Wednesday, September 13, 2017

The current topic of the month in Washington is the budget and tax reform. Both are subjects worthy of discussion. The Republican party wants to cut taxes, which everyone in the country agrees is a good idea. After all, who wouldn't like a tax cut? This will lead to decreased revenue for the government and government programs; just look at Kansas if you need proof. Very conservative members of the House and Senate have clamored for spending reductions to offset this reduced revenue. So far so good. Everyone believes in reducing spending on programs they don't participate in and will fight to death to protect programs that benefit them or their states personally.

Congress has centered the discussion on "entitlements", i.e. social programs. The one area that no one talks about is defense spending. Defense spending as currently constituted is little more than corporate welfare. We are spending enormous sums for Aircraft Carriers ($13 billion per), jet fighters that don't fly all that well (F-35), new littoral ship that can't keep salt water out of the engines (a problem that was solved when the Monitor and the Merrimack fought) and other expensive hardware. They say Generals and Admirals are always fighting the last war and in the case of the U.S. budget it seems to be spot on. In today's world the way to have global impact is in cyber space. It seems that Russia, for the price of a couple of decent laptops and a really good internet connection, is having its way with the western democracies. Recent events have shown that elections can be significantly impacted by social media and the Russians have focused their energies on that aspect. We continue to focus our spending on shiny new ships and planes while the largest threat we face is from hacking and misinformation. If you want to fund tax cuts, skip a few ships and tanks and buy some Dell laptops and engage our geopolitical rivals in the arena of the future.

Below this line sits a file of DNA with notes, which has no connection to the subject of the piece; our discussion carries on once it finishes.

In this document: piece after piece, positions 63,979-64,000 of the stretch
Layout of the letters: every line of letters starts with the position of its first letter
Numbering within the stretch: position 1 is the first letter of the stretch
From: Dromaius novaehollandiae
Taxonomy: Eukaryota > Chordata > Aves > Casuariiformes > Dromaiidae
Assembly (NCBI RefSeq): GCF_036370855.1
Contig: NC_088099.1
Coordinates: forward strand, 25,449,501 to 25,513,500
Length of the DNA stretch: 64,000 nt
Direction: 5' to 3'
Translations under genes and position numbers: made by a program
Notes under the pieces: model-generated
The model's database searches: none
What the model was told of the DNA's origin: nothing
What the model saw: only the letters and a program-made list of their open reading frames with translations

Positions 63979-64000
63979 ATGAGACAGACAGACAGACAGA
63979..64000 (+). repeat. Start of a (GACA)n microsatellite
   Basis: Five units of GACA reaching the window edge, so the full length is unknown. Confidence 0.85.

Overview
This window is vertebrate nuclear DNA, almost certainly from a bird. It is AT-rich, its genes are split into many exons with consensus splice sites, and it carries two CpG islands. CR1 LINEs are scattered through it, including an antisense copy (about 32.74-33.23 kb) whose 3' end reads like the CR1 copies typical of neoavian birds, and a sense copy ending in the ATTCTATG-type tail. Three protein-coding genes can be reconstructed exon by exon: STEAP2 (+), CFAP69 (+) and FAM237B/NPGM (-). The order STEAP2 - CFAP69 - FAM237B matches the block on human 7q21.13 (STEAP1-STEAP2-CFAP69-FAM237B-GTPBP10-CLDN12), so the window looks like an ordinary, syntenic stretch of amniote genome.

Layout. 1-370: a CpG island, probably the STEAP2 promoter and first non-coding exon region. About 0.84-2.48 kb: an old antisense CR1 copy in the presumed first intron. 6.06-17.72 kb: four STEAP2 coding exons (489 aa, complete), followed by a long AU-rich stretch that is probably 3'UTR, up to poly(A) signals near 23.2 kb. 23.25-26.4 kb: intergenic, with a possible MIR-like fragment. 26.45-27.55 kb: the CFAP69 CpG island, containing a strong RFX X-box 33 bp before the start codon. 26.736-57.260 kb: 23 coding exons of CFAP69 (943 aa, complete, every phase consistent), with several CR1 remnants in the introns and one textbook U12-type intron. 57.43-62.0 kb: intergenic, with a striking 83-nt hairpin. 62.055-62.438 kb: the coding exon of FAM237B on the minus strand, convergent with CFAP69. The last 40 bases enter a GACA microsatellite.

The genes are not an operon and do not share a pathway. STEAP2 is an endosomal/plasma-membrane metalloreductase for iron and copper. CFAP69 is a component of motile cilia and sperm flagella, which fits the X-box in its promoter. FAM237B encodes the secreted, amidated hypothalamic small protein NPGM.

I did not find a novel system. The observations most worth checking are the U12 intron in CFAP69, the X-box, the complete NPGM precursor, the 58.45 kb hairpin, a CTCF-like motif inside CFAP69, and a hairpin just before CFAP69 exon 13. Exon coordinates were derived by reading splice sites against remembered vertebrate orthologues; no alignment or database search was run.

Tuesday, January 10, 2017

With the constant demand for content to fill the 24-hour news cycle, I wonder if anyone bothers to think about what they have written before they air it.  Case in point: on one of the major business news channels the other day, amid the wringing of hands about the decline of retail store sales among the big chains during the Christmas season, the crawling headline read "Amazon Bucks the Trend."  I guess they were trying to indicate that Amazon had a better season than brands such as Macy's.  Don't they get it yet?  Amazon is the trend!